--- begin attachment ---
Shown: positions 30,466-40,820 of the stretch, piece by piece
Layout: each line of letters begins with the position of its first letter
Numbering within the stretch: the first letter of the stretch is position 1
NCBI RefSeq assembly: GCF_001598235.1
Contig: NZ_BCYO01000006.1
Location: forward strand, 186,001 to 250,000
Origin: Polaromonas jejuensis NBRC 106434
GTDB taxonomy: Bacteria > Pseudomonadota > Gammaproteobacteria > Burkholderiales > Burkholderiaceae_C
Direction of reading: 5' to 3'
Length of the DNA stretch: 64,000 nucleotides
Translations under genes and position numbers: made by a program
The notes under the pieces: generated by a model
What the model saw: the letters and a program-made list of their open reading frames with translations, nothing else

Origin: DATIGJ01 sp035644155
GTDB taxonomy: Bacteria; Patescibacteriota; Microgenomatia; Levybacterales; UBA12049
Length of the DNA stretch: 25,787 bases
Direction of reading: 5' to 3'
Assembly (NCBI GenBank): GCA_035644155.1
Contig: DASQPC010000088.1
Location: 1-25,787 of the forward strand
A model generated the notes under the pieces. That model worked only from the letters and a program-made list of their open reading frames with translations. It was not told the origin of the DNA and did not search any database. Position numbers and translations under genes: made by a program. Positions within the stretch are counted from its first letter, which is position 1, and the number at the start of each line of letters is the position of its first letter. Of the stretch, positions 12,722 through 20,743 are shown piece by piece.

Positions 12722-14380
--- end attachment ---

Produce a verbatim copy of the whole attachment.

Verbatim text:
Shown: positions 30,466-40,820 of the stretch, piece by piece
Layout: each line of letters begins with the position of its first letter
Numbering within the stretch: the first letter of the stretch is position 1
NCBI RefSeq assembly: GCF_001598235.1
Contig: NZ_BCYO01000006.1
Location: forward strand, 186,001 to 250,000
Origin: Polaromonas jejuensis NBRC 106434
GTDB taxonomy: Bacteria > Pseudomonadota > Gammaproteobacteria > Burkholderiales > Burkholderiaceae_C
Direction of reading: 5' to 3'
Length of the DNA stretch: 64,000 nucleotides
Translations under genes and position numbers: made by a program
The notes under the pieces: generated by a model
What the model saw: the letters and a program-made list of their open reading frames with translations, nothing else

Origin: DATIGJ01 sp035644155
GTDB taxonomy: Bacteria; Patescibacteriota; Microgenomatia; Levybacterales; UBA12049
Length of the DNA stretch: 25,787 bases
Direction of reading: 5' to 3'
Assembly (NCBI GenBank): GCA_035644155.1
Contig: DASQPC010000088.1
Location: 1-25,787 of the forward strand
A model generated the notes under the pieces. That model worked only from the letters and a program-made list of their open reading frames with translations. It was not told the origin of the DNA and did not search any database. Position numbers and translations under genes: made by a program. Positions within the stretch are counted from its first letter, which is position 1, and the number at the start of each line of letters is the position of its first letter. Of the stretch, positions 12,722 through 20,743 are shown piece by piece.

Positions 12722-14380